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1920

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Edith Cowan
Edith Cowan
Courtesy of The West Australian
May Holman
May Holman
Courtesy of The West Australian

 Western Australia's State election of 1921 was the first opportunity women had to enter State Parliament.  Of the four who nominated for seats, only one was successful - Edith Dircksey Cowan, the first female member of parliament in Australia.

Edith Cowan was in her sixties when she entered parliament, after many years of social activism.  Her aim was to make an impact in a number of areas of vital importance to women, such as divorce court reform, guardianship of children, and the reform of inheritance law.  She was also determined to open up the legal profession to women.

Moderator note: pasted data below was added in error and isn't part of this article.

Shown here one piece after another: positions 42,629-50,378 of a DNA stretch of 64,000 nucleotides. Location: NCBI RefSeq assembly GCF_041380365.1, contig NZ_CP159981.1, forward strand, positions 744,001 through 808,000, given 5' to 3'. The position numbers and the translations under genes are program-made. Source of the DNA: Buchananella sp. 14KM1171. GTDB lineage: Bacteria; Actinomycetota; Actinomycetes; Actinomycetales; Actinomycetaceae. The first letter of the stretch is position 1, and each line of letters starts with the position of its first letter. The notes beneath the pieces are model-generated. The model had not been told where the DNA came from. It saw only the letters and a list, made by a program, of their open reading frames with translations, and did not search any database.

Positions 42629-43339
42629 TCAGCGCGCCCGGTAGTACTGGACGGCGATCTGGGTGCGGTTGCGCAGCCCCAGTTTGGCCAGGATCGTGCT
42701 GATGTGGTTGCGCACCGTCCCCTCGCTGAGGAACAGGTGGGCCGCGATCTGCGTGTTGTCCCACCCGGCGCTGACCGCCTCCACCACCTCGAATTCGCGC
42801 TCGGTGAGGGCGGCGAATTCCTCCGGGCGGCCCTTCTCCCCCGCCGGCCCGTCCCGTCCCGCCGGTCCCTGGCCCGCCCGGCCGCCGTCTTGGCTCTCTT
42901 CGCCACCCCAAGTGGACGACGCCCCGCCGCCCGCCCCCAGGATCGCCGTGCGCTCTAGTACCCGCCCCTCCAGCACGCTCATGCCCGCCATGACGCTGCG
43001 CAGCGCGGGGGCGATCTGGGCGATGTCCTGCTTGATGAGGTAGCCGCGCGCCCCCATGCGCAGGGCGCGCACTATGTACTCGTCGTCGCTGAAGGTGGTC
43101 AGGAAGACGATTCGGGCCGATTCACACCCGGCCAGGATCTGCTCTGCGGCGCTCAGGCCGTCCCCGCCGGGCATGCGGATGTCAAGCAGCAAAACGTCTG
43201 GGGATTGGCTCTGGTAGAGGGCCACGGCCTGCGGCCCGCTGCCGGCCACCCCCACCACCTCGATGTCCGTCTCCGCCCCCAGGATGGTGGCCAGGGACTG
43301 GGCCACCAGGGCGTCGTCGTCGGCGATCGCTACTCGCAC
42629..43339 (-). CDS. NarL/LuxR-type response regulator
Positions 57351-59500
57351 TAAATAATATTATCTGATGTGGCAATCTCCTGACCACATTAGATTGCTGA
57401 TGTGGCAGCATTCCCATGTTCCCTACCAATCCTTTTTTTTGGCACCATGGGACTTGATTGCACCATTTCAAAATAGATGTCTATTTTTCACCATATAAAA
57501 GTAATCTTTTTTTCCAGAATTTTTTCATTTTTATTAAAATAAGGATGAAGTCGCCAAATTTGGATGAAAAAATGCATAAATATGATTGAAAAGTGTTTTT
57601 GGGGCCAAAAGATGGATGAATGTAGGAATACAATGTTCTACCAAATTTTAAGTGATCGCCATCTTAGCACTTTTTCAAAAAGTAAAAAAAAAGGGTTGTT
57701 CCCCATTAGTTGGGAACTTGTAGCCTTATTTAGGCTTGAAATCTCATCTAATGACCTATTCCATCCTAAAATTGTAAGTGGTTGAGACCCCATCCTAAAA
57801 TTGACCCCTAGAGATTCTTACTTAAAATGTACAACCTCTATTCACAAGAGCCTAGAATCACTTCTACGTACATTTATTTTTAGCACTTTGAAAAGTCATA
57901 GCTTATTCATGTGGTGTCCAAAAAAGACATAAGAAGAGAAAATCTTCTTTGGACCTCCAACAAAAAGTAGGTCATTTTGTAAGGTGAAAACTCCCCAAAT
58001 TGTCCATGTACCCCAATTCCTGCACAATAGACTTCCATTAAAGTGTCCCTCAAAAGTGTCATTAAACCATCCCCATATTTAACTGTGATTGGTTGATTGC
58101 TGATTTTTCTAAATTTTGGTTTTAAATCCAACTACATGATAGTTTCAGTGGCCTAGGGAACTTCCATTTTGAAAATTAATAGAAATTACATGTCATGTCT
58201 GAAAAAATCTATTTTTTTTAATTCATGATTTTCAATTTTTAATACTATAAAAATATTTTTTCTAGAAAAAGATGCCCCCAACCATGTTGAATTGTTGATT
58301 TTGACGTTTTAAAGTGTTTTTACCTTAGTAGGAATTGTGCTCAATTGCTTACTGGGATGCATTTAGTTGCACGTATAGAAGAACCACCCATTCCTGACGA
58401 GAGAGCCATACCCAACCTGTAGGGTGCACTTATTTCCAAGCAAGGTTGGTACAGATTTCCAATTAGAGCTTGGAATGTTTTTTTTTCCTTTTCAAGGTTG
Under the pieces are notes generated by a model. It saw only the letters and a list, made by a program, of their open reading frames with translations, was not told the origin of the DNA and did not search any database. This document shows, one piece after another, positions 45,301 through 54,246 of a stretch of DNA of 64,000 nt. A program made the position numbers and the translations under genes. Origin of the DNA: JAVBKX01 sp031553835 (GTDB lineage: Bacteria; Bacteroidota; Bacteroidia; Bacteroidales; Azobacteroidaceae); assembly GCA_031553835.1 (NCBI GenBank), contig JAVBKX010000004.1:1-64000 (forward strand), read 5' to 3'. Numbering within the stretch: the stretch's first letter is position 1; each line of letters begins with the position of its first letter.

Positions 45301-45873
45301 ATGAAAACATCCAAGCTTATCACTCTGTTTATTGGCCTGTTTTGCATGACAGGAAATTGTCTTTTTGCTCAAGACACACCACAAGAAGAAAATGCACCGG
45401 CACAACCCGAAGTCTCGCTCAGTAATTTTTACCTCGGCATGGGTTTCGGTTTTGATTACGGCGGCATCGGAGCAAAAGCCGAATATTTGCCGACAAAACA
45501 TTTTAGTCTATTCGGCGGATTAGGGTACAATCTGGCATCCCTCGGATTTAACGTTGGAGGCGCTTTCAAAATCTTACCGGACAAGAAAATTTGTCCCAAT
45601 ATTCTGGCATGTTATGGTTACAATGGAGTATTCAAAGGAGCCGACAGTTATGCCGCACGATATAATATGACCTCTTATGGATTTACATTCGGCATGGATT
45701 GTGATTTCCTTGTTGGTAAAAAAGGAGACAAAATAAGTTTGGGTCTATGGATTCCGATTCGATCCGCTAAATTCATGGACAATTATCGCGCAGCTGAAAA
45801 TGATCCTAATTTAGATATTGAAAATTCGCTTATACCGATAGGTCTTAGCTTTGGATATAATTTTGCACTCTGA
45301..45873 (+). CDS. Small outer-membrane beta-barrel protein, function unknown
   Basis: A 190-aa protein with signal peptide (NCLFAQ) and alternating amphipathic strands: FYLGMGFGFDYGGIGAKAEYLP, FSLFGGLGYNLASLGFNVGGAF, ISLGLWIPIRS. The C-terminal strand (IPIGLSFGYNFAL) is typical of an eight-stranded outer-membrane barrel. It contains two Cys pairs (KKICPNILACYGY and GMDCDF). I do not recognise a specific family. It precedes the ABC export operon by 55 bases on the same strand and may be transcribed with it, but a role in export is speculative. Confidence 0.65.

The initial press response was demeaning.  Cartoons in The Bulletin portrayed Edith Cowan interrupting the important affairs of parliament with a woman's `housewifely instincts'

Despite the attempted stereotyping, Edith Cowan was a forceful parliamentarian.  She introduced and saw enacted the Women's Legal Status Act, which enabled women to practice law.  It was a major milestone in the achievement of women's rights.  Although she failed to win her seat of West Perth in the next election she had opened the door to the political arena for women.

The next woman to step through the door was May Holman, first elected in 1925 and the first female Labour parliamentarian in the world.  She was to occupy the seat of Forrest for the next fourteen years, at a time when Western Australia was at the forefront of the Australian women's movement.